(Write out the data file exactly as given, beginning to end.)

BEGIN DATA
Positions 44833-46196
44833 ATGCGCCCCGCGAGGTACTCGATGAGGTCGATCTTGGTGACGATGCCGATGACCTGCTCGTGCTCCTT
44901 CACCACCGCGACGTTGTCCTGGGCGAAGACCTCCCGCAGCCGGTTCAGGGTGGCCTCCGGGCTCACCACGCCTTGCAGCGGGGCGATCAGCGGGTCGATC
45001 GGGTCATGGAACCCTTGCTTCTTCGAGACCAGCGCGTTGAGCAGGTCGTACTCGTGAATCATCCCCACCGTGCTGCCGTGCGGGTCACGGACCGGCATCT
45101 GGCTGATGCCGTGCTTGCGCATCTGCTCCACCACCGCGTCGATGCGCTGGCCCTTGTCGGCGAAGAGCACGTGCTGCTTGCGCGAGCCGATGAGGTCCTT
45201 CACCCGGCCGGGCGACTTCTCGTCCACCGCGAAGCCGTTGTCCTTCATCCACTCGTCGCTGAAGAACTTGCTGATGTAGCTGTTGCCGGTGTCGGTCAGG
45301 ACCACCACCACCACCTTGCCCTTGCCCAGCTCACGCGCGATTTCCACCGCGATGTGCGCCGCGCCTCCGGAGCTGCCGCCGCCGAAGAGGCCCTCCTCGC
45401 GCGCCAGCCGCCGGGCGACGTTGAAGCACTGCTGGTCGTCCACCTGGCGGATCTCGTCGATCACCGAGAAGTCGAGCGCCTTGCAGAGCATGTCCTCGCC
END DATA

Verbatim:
Positions 44833-46196
44833 ATGCGCCCCGCGAGGTACTCGATGAGGTCGATCTTGGTGACGATGCCGATGACCTGCTCGTGCTCCTT
44901 CACCACCGCGACGTTGTCCTGGGCGAAGACCTCCCGCAGCCGGTTCAGGGTGGCCTCCGGGCTCACCACGCCTTGCAGCGGGGCGATCAGCGGGTCGATC
45001 GGGTCATGGAACCCTTGCTTCTTCGAGACCAGCGCGTTGAGCAGGTCGTACTCGTGAATCATCCCCACCGTGCTGCCGTGCGGGTCACGGACCGGCATCT
45101 GGCTGATGCCGTGCTTGCGCATCTGCTCCACCACCGCGTCGATGCGCTGGCCCTTGTCGGCGAAGAGCACGTGCTGCTTGCGCGAGCCGATGAGGTCCTT
45201 CACCCGGCCGGGCGACTTCTCGTCCACCGCGAAGCCGTTGTCCTTCATCCACTCGTCGCTGAAGAACTTGCTGATGTAGCTGTTGCCGGTGTCGGTCAGG
45301 ACCACCACCACCACCTTGCCCTTGCCCAGCTCACGCGCGATTTCCACCGCGATGTGCGCCGCGCCTCCGGAGCTGCCGCCGCCGAAGAGGCCCTCCTCGC
45401 GCGCCAGCCGCCGGGCGACGTTGAAGCACTGCTGGTCGTCCACCTGGCGGATCTCGTCGATCACCGAGAAGTCGAGCGCCTTGCAGAGCATGTCCTCGCC